During menopause, hormonal changes lead to a broad range of effects. Many women suffer sleeping problems, but may not realize that menopause increases their risk of sleep apnea, which not only wakes them at night, but leads to serious, potentially fatal consequences.
How Menopause Contributes to Sleep Apnea
Menopause contributes significantly to sleep apnea risk. More than twice as many women suffer sleep apnea after menopause than before, but we’re not entirely certain why. Weight gain during menopause is a major risk factor for sleep apnea. Weight gain leads to more weight on your throat and tongue, making them more likely to sag into your airway, leading to snoring or sleep apnea. But some studies suggest that sleep apnea risk increases independently of weight gain.
It’s likely falling estrogen levels have an impact. Estrogen plays a keystone role in your hormonal structure, and when it decreases, several other hormones are affected. Serotonin, for example, which is known for its impact on your mood, but also helps maintain tone in your throat and soft palate. If your throat and soft palate collapse, it cuts off your air supply, leading to apnea.
Leptin also decreases as estrogen falls. Leptin not only helps you control your weight, it also helps hold your airway open at night.
Diagnosing and Treating Sleep Apnea during and after Menopause
Although we now know that sleep apnea can be harder on a woman’s heart than a man’s, sleep apnea is commonly thought of as a man’s disease and often goes undiagnosed in women. If you are experiencing perimenopause, it’s time to talk to your doctor about the risks.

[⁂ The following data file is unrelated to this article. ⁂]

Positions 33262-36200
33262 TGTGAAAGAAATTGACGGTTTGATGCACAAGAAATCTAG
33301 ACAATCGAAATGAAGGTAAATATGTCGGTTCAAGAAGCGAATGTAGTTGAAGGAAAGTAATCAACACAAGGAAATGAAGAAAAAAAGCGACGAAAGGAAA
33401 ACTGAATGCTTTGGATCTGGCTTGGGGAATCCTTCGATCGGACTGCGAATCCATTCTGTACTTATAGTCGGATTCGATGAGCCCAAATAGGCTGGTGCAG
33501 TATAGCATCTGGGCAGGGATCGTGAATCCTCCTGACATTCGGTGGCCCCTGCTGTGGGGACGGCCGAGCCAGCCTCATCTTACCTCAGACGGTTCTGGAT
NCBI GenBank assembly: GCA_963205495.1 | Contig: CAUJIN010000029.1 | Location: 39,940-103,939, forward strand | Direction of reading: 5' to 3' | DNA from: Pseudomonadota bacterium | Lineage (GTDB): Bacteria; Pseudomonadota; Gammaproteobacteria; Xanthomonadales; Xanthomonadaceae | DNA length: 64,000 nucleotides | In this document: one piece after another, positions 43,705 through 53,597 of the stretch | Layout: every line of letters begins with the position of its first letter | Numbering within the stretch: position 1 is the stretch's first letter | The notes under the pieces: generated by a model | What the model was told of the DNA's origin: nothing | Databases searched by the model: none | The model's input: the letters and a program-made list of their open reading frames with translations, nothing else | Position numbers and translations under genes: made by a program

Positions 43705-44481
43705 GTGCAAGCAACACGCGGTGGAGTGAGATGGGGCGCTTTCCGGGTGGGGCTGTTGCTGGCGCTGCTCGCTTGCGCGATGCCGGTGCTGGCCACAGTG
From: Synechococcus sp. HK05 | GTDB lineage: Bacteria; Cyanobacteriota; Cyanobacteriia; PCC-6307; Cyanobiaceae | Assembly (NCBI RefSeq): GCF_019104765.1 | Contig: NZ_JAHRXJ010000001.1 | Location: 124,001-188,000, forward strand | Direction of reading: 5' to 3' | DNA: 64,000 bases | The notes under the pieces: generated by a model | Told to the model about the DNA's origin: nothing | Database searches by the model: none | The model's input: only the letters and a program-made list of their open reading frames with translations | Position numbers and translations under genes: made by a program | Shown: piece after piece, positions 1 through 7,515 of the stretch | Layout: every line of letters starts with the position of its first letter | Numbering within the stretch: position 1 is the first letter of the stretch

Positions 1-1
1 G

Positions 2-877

It’s also important to know that sleep apnea and menopause symptoms are sometimes confused. If you find yourself waking up at night, you may blame it on hot flashes, but that may be only part of the cause. Hot flashes typically last for less than a year, so if it’s been longer than that and you’re still waking up at night or feeling tired during the day, it’s important to consider that sleep apnea may be the problem.
The good news about sleep apnea is that it’s very treatable. For some women, hormone therapy can reduce the severity of sleep apnea. For others, it might be best to try treating sleep apnea directly. There are many sleep apnea treatment options, including CPAP and oral appliance therapy.
If you are concerned that sleep apnea may be responsible for some of the symptoms you are experiencing, we can help. Please call (303) 691-0267 for an appointment with a Denver sleep dentist at the TMJ Therapy & Sleep Center of Colorado.